I still go back to my first statement that either friction or lost motion (excess travel) or both are causing the issues you are experiencing. Points of friction can exist between the arm from the G and the top of the body octave, and the rod that extends from the sax and the neck loop.
 
Messages
160
Location
France
#15
Material between G arm to body octave key cup is cork + thin felt layer from smartphone cleaner I glued on cork, for smoother action. Distance between both parts is minima like you can see on this pic where G is closed:

7978D06A-CF2C-4C6F-88F2-FDD8E9CF0EA8.jpeg


On octave rod lever is a semi-hard plastic tube, distance is also minimal with neck lever. Some improvement can certainly be made here:

47E8AD57-7BE1-4002-B8C6-59F94197D62C.jpeg


Distance between neck pad and neck cup is approx 3,5 mm when opened by octave key. Pad seems old on precedent post picture but it has perhaps six months, I used several times some lighter fluid to make it less sticky when it was new so it has this color. It’s a Pisoni Pro pad from Thomann I’ve glued myself. Can I still make the pad closer to the neck and have proper venting? Seems to be a nice way to improve things as it will allow to make spring tension lower without bouncing:

0FD17CA8-3DBD-4DB2-A029-BC2FC21B7749.jpeg
 

jbtsax

old and opinionated
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Messages
5,995
Location
Beautiful Springville, Utah USA
#16
Two things that look odd to me. 1) the thick cork on the arm from the G---my sax just has a thin piece of felt, 2) there is no protrusion of the pad in the body octave key cup.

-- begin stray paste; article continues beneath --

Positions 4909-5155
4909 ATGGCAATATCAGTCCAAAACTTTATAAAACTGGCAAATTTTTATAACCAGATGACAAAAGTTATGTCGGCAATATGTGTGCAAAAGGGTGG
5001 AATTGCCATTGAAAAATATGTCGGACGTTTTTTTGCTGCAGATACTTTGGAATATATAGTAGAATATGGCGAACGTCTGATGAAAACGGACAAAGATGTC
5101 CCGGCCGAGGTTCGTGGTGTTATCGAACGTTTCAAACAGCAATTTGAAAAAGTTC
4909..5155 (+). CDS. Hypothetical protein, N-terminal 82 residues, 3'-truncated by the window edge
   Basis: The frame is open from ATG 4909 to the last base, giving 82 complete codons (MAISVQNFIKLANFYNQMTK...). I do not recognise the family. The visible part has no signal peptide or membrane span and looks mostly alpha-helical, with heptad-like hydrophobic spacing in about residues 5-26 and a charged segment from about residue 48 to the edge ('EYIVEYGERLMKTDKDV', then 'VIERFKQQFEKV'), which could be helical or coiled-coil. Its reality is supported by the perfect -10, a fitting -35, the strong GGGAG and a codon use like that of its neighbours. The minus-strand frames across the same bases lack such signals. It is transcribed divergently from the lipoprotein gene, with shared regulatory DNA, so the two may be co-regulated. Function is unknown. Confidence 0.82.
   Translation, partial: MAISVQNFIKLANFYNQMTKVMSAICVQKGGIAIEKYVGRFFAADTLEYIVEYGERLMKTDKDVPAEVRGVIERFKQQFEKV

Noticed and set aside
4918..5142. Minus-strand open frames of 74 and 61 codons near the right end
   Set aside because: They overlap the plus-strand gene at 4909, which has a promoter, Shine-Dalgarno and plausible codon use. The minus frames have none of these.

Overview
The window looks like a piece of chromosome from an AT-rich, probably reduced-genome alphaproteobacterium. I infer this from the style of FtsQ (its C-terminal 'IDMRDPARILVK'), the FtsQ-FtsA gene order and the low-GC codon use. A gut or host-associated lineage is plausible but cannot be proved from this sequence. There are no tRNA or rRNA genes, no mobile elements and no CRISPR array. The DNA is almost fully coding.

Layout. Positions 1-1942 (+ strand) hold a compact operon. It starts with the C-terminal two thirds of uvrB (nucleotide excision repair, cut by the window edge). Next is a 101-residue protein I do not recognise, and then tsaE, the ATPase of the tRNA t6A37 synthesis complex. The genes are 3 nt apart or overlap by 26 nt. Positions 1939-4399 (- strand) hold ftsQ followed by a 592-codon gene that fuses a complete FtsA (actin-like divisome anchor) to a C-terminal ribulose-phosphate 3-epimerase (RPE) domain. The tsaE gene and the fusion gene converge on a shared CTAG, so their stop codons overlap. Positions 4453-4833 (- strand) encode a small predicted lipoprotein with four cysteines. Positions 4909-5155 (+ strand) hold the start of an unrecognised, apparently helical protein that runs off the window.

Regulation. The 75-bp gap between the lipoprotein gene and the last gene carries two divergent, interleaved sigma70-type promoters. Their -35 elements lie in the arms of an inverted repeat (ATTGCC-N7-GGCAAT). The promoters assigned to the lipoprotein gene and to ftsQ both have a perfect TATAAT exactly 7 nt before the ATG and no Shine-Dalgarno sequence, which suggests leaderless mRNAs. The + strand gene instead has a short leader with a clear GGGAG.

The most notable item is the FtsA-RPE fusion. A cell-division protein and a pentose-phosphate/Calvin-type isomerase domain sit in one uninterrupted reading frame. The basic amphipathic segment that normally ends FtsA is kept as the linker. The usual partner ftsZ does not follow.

I suggest you measure the diameter of the rod that extends from the sax and go to Ebay and order some teflon tubing slightly smaller that will give a snug fit since teflon doesn't glue well.

You can adjust your neck octave to 1/2 that opening and it still will vent perfectly.
 

Jazzaferri

Well-Known Member
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Messages
1,996
Location
Victoria BC Canada
#20
If you want to reduce the mass of the octave key which will make a noticeable difference in response time unless you get a really strong spring. figure out a pattern for drilling a number of holes in the key. try and keep the diameter of the hole as the minimum thickness between holes. There is lots of info online about structural lightening but as the stresses in your sax a very low my rough guideline will work.

If I were doing it (I have drill presses and tons of bits) I would drill increasing hole sizes on the arm between the pivot and the pad and a pattern of maybe 3-4 mm holes in the area immediately below the pivot. If I went crazy some small holes in the thin arms. Would look pretty cool if done precisely. 1.5 mm pilot holes in the ceterpunched pattern to prevent any bit walk. Could cut the mass by a third maybey and the more mass taken away from the areas farther from the pivot point the faster the response.

I have built a few race cars and raced motorcycles for a number of years. Drilling in this environment is much more critical. particularly on brake disks and suspension parts.